Why is it that everyone, quite literally everyone (including babies in the womb) knows something about the trumpet, but, despite its unique musical capabilities, so few have even heard of the flugelhorn? This is the question that Glen Haliburton, Associate Professor of Non-reductive Social Ethno-Linguistics at the International University of West Carolina probes in his groundbreaking new work, A Study in Word-Discrimination: The Theologico-Politico Causes of the Unreasonable Neglect of the Flugelhorn, published this month by the prestigious Harvard/Oxford/Cambridge/Superior Scholarship Press.
In this landmark work, Haliburton, chronicles the shocking disregard of the flugelhorn by the mainstream musical establishment. He argues that, far from being an innocent oversight, this neglect constitutes deliberate prejudice. He traces this prejudice to its roots in the rejection of Trinitarianism by the Socinians. “Because the triangle has historically been associated with the Christian doctrine of the Trinity,” Haliburton explains, “the conical bore of the flugelhorn became associated with Orthodox Christian doctrines, and thus the flugelhorn was rejected as a fundamentalist religious instrument, in favor of the trumpet, which, with its cylindrical bore was entirely free from religious overtones.”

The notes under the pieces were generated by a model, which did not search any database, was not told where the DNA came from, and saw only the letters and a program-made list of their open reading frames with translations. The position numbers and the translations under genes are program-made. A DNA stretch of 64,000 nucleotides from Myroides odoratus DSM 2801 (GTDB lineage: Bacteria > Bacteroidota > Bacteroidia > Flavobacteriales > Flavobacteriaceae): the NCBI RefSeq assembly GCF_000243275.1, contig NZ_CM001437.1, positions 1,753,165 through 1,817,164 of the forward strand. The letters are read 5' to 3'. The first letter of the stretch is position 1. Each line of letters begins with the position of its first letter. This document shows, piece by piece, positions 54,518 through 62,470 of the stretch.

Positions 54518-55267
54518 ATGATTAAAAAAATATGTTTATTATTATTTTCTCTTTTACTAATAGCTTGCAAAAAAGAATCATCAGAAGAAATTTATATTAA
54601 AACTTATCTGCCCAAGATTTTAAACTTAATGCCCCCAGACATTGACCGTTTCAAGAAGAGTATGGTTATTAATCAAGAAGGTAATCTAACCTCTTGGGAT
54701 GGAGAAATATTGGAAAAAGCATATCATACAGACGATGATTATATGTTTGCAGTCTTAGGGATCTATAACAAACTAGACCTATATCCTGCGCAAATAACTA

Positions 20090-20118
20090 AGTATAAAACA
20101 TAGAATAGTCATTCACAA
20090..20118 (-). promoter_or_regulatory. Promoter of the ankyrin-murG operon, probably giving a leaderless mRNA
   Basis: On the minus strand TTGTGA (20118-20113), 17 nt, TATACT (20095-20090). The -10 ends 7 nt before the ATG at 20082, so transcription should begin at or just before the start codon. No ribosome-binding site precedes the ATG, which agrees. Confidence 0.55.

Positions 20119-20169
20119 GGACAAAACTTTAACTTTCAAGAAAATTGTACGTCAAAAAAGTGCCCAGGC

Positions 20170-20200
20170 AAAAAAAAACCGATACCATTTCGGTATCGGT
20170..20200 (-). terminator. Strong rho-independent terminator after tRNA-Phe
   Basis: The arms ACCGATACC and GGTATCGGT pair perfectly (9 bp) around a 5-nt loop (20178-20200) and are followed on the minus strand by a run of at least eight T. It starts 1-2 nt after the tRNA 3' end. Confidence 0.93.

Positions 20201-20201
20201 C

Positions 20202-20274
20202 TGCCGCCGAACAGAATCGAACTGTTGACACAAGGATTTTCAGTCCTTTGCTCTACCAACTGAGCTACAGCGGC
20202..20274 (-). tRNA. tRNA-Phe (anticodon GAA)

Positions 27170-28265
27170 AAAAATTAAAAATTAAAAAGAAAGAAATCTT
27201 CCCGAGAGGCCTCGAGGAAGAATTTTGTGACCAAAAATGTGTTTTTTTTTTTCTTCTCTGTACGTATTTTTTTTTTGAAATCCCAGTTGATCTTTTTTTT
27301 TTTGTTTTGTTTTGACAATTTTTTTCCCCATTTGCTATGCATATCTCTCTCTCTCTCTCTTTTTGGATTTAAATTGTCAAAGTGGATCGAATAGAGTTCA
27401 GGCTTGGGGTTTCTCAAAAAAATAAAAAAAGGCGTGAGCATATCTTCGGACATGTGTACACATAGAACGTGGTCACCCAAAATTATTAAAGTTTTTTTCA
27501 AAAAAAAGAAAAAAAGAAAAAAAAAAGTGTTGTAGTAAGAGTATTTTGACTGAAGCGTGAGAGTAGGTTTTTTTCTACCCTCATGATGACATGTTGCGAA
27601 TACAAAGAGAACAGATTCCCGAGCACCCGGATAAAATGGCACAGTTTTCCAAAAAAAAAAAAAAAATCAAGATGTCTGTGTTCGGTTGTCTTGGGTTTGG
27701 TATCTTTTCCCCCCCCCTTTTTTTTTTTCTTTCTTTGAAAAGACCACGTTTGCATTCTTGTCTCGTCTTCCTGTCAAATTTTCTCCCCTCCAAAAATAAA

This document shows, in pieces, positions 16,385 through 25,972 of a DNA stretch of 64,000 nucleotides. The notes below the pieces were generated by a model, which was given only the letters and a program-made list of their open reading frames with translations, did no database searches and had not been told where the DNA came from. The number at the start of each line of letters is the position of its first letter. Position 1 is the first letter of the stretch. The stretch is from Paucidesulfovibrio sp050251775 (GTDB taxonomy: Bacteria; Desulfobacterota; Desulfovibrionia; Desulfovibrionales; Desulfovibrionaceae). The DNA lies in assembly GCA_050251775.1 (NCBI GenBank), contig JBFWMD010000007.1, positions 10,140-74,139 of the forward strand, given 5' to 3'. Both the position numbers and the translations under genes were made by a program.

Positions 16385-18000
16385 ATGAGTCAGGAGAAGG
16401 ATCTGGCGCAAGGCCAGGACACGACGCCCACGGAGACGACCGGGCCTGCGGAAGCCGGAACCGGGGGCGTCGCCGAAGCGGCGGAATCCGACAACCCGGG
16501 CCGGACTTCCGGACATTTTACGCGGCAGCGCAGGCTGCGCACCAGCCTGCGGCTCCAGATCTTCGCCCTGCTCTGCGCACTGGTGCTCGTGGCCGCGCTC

This important new study will undoubtedly revolutionize the foundations of Social Ethno-Linguistic theory, and will be a valuable contribution to our understanding of prejudice and its causes.
Photo by Hans Braxmeier. Public domain image available at http://pixabay.com/en/flugelhorn-brass-instrument-bugle-8447/